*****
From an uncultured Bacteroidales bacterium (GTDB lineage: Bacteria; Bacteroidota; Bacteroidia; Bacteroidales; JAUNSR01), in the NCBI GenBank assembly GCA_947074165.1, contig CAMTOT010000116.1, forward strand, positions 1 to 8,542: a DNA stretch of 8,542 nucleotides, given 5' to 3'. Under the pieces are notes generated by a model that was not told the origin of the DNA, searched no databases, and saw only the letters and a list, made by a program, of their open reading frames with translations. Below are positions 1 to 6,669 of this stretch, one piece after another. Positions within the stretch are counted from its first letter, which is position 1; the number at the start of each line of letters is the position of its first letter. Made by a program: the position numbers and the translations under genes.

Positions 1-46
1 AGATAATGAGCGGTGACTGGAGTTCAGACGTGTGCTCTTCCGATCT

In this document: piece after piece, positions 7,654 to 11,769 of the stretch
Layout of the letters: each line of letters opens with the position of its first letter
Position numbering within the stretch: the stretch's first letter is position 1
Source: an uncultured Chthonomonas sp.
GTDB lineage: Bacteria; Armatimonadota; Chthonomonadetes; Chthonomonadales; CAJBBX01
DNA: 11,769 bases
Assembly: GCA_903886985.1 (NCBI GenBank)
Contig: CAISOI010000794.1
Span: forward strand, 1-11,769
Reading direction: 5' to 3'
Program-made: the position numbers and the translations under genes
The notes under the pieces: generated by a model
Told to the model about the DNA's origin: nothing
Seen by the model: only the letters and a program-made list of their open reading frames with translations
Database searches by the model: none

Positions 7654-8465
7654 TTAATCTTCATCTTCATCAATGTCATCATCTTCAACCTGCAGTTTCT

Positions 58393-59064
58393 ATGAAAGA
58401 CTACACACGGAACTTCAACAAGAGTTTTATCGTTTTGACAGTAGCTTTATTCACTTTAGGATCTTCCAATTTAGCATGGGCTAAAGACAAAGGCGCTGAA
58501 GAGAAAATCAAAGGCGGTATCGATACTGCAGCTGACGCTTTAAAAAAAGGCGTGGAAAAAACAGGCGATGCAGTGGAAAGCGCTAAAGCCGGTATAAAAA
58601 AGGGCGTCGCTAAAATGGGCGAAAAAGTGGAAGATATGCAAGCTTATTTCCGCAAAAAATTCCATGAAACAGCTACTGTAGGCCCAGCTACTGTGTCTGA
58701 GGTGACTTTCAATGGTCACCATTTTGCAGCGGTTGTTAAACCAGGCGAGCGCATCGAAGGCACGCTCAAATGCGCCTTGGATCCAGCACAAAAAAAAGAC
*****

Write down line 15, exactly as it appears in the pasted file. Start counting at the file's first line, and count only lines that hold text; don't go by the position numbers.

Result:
The notes under the pieces: generated by a model